Throughout this book we have documented how the wellness command seeps into all aspects of our lives, at all times. It transforms every conceivable activity, including eating, meditating and even sleeping, into an opportunity to optimize pleasure and become more productive.
And yet, as we have demonstrated in the course of this book, the more we concentrate on maximizing our wellness, the more alienated and frustrated we often seem to become. The frantic search for the perfect diet; the paranoid pursuit of happiness; the forced workplace work-out; the endless life coaching sessions; the detailed tracking of our bodily functions; turning your entire day into a game – these desperate attempts to increase productivity through wellness create their own problems. The encourage an infectious narcissism which pushes us to take the great turn inwards, making our body into our first and last concern. They generate a creeping sense of anxiety that comes with the ever present responsibility of monitoring every lifestyle choice. They feed a sense of guilt that comes from the inevitable slip-ups when we don’t follow our diet or fail to live up to our life goals. People whose life have been seized by wellness are not just healthier, happier and more productive. They are also narcissistic, anxious and guilty. They are the victims of the wellness syndrome.
Biomorality does not just inflict its enthusiasts with personal pathologies; it reshaped how they engage with others. Those who don’t live up to the high standards of wellness are looked at with disgust. And as this vitriolic language becomes common in the public sphere, the possibility of reasoned debate fades. As authorities lose faith in structural reforms, they become more interested in small-scale behavioral interventions. In place of politics, we are left with corporeal babble and increasingly invasive lifestyle tweaks. As a result, we abandon political demands. The just redistribution of material resources (through ‘social welfare’), the recognition of previously maligned identities ( through ‘identity politics’) and the representation of political voices ( through ‘democratization’) have now become replaced by a new ambition: personal rehabilitation. Here, the unemployed are not provided an income; they get life coaching. Discriminated groups don’t get opportunities to celebrate their identities; they get an exercise plan. Citizens don’t get an opportunity to influence decisions that affect their lives; they get a mindfulness session. Meanwhile, inequality, discrimination and authoritarianism become seen as questions to grand to tackle head-on. Instead, political ambitions become myopically focused on boosting our wellbeing.
This concern with rehabilitating our health and happiness has not gone unchallenged. It has sparked new forms of what Peter Fleming calls ‘post-recognitional politics’.* These are political movements that challenge authority by checking out. The ill take to their bed, fat acceptors get rid of their bathroom scales and barebackers avoid testing their HIV status. Each try to create a new way of experiencing the world unencumbered by the wellness command. This mighty open up new spaces of respite, but in doing so these anti-biomoral militants are often becoming even more tightly tied to their bodily obsessions.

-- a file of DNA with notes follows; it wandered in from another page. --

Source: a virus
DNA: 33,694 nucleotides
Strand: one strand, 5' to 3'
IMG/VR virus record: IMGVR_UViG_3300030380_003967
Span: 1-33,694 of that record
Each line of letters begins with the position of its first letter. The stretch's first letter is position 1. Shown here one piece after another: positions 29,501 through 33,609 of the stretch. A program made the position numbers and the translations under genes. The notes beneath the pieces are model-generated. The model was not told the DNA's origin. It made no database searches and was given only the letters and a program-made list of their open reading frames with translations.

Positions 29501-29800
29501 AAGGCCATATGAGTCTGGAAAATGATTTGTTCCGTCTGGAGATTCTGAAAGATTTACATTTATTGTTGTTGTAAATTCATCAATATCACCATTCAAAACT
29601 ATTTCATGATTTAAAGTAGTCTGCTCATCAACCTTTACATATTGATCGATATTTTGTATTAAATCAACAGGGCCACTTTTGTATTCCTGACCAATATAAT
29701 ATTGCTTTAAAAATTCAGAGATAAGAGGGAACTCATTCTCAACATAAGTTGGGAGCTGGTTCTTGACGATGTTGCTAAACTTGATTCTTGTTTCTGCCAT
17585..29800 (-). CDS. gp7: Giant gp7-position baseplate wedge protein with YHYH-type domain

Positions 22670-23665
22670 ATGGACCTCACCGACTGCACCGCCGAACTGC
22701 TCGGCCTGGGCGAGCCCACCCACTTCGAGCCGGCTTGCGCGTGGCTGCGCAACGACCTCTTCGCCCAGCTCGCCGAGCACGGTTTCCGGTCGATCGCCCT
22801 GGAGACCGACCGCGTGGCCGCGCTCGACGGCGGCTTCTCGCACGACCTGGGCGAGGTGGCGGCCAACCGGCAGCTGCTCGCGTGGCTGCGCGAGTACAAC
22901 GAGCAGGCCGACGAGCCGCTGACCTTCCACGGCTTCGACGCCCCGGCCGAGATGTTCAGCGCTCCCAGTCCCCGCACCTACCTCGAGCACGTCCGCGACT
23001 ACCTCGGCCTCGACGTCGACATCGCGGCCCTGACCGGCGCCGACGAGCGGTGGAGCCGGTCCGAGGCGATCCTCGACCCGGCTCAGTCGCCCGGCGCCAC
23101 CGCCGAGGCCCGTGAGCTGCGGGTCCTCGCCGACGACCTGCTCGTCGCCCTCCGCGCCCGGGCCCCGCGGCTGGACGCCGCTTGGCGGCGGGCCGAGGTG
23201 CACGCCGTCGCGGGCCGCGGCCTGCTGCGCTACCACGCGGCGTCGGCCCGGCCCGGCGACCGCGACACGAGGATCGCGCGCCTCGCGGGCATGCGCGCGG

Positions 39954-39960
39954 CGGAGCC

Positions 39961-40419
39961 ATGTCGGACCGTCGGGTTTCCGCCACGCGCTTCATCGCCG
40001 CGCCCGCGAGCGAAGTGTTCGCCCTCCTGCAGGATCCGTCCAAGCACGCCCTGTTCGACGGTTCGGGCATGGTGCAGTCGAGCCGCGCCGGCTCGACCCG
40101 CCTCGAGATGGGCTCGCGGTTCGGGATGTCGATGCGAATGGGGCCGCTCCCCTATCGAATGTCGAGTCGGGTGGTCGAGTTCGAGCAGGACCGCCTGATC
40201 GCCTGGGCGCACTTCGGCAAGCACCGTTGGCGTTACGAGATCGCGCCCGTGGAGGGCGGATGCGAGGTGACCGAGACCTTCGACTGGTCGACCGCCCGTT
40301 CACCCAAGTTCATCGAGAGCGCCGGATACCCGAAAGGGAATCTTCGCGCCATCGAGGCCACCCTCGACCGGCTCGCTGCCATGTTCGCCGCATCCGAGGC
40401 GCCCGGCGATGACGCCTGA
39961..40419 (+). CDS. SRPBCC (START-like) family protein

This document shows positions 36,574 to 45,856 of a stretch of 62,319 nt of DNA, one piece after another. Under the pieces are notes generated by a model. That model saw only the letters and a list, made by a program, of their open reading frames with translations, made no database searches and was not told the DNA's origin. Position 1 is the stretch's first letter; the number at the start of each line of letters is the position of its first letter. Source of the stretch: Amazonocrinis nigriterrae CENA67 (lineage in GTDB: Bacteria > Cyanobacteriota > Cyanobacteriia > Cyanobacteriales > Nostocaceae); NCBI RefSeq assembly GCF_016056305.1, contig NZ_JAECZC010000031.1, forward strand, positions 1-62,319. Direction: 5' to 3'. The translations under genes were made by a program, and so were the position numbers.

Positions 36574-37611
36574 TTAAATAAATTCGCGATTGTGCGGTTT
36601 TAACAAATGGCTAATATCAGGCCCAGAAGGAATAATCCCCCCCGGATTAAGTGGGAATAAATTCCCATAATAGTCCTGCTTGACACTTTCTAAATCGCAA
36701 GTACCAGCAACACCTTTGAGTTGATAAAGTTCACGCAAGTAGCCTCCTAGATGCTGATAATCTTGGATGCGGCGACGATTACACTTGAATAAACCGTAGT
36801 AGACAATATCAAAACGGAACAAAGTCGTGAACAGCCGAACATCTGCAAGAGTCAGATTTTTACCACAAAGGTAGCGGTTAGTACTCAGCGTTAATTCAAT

The fate of these escape attempts remind us that finding a way out of the wellness syndrome is not easy. But a start would be to stop obsessively listening to our bodies, to give up fixations with our own health and happiness and to abandon the illusion of limitless human potential. Instead we could forget about our bodies for a moment, stop chasing after happiness and realize that, as human beings, we are not just defined by our potential to be healthy and happy. Wellness is not always our lot.
To escape the clutches of wellness, we might recognizer that as human beings, we are not defined exclusively by our potentials, but also by our impotence. And this to be ashamed of. Accepting our impotence allows us to see that we will always come up short in one way or another. What makes most important things in life worthwhile is the inevitable failures and pain they entail. Truth often makes us miserable. Political action may involve direct threats and danger. Beauty is often soaked in sorrow. Love usually tears us apart. They may hurt, but not more than they are worthy….
Instead of forever dwelling on our own health or sickness, we might do better to look at and act upon the sickness of the world.
Peter Fleming, Resisting Work: The Corporatization of Life and It’s Discontents, (Temple University Press, 2014)